Last Friday, I deactivated Facebook. Seventy-two hours on, I think it’s the best thing I’ve ever done for my emotional health. At the risk of sounding younger than I really am, let me share that this is probably the longest time I’ve gone without Facebook in a very long time. I joined Facebook in 2004 at college, using it intermittently to keep in touch with my friends in America, frequently as more friends came on board from 2008, and almost daily for the past two or three years. Even while in China, which I visited often for work, I was always on VPN, using Facebook to keep abreast of news of the outside world and remain “plugged in”.
I didn’t start this as some sort of social experiment. I wasn’t in a good place last week. Some unpleasant things happened, sending me into a spiral of sadness. At first, I went online, scrolled through my newsfeed, responded to the few posts I found interesting. I baked a loaf of bread, took some photos and posted them. But the comments and likes I got on my almond milk loaf gave me no comfort. Instead, they left me feeling more hollow. Meanwhile, no one seemed to have taken a genuine interest in what I said on other threads. I couldn’t understand why I was feeling what I was feeling, but the more time I spent on Facebook, the more unhappy it made me feel. So for the first time in my life, I deactivated my account.
Why do we seek out social networks online? They give us a sense of community, connecting us with like-minded people regardless of physical distance or proximity. Typing from behind a computer screen does things to people. They become more uninhibited, daring to voice out things they would never say out loud. They share things with strangers online that they would never say to those around them. But the affirmation that comes from online interactions is fleeting and skin-deep.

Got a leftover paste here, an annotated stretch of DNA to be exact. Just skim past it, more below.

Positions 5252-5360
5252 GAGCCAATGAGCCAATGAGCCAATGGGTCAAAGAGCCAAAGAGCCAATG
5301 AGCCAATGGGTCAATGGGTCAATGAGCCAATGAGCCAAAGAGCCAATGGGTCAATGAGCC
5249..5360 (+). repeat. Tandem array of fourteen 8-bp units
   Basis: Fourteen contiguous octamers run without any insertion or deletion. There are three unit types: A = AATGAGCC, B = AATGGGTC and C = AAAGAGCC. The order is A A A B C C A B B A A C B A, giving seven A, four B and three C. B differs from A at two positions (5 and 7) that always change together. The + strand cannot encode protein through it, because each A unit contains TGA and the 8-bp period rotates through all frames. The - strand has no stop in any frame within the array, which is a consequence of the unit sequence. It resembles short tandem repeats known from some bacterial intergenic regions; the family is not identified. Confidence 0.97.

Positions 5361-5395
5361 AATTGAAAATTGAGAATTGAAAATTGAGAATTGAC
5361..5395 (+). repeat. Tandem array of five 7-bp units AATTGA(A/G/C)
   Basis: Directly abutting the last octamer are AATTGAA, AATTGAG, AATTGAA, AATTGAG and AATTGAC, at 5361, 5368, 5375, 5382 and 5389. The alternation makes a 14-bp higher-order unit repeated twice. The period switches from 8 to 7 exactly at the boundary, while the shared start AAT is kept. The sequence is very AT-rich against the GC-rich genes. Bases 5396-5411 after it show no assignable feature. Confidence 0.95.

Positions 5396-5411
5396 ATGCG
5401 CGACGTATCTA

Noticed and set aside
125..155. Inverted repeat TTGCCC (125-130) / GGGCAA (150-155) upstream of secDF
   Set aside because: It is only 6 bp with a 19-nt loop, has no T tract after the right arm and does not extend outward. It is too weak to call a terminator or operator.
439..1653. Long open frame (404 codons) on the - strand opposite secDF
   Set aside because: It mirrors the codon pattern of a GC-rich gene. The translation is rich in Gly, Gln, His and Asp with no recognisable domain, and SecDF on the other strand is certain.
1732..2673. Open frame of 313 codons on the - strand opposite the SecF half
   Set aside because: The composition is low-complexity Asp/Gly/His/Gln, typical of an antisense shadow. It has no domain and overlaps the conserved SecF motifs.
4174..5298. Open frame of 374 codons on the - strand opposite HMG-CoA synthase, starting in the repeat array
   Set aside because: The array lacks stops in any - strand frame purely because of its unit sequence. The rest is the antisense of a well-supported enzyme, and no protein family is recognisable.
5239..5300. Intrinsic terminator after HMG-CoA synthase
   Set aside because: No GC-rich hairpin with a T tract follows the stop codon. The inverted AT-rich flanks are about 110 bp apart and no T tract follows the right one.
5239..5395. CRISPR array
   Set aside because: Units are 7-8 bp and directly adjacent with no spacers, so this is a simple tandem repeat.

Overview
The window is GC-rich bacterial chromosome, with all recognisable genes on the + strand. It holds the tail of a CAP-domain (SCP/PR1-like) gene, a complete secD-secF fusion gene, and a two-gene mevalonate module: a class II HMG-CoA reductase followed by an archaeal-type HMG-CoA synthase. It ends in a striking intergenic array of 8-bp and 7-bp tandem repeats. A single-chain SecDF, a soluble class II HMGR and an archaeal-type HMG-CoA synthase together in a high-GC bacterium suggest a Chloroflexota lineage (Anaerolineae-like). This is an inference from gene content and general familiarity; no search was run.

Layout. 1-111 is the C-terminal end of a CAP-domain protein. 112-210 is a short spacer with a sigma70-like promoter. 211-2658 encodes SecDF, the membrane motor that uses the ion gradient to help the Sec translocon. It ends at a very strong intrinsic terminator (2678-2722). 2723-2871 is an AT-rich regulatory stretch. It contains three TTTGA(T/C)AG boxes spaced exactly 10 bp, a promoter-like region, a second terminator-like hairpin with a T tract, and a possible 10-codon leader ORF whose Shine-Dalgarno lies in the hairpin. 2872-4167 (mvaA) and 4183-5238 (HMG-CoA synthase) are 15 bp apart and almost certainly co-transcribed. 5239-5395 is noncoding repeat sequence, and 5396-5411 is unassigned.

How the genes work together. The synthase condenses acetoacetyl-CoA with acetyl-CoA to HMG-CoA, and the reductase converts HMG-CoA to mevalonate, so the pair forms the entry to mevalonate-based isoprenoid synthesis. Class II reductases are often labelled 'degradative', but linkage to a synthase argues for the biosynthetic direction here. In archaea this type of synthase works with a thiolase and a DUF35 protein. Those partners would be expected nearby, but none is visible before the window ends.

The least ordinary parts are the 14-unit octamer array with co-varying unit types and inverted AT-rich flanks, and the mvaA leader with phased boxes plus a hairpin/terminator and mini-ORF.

I was hurting inside, and connecting with a few random friends who didn’t truly know me or care about me only made me feel more isolated. What I really needed was real human interaction. Once I went offline, I was able to open my heart and mind to receive the words and comfort from people around me.
What did I do without my virtual community of seven hundred friends? I reached out to two close friends and told them I was feeling troubled. One of them called me back immediately, helping me think through what had happened. She continued to check up on me over the weekend. My husband held me in his arms as I wept that night over an inexplicable sadness, and the next day, brought me to a quiet corner of Pasir Ris beach. We rented kayaks and paddled as far as we could into the middle of the straits between Pulau Ubin and the main island. It wasn’t quite the middle of nowhere, but out in the sea with the waves rocking us gently, with no one in sight, I began to heal.
It wasn’t easy going cold turkey. In the first few hours after deactivating my account, my fingers kept flicking to my phone and pressing the Facebook icon (having to enter my password deterred me). I deleted the application, but kept battling an unconscious urge to press the spot on my phone where the icon had been. Until that moment, I hadn’t realised that I was such a compulsive Facebook checker! But gradually, the time in between those urges increased and expanded. Before I knew it, I had gone the entire weekend without Facebook, with my energies wholly focused on the people around me. I felt less empty, more fulfilled, and happier.
But Facebook missed me. Sunday evening, they sent me an e-mail telling me how many notifications I had (eighteen) and that a lot was going on in the world that I had missed. I laughed. And I didn’t press the log-in button.
I don’t know when I’ll be activating my account again. I can’t stay offline forever, mostly because I run or actively participate in several groups, including a support group I founded that has over a hundred members and—I would like to think—needs me around. But my time away has made me realise how much richer life can and should be, if you focus on giving and receiving love to the ones truly beside you.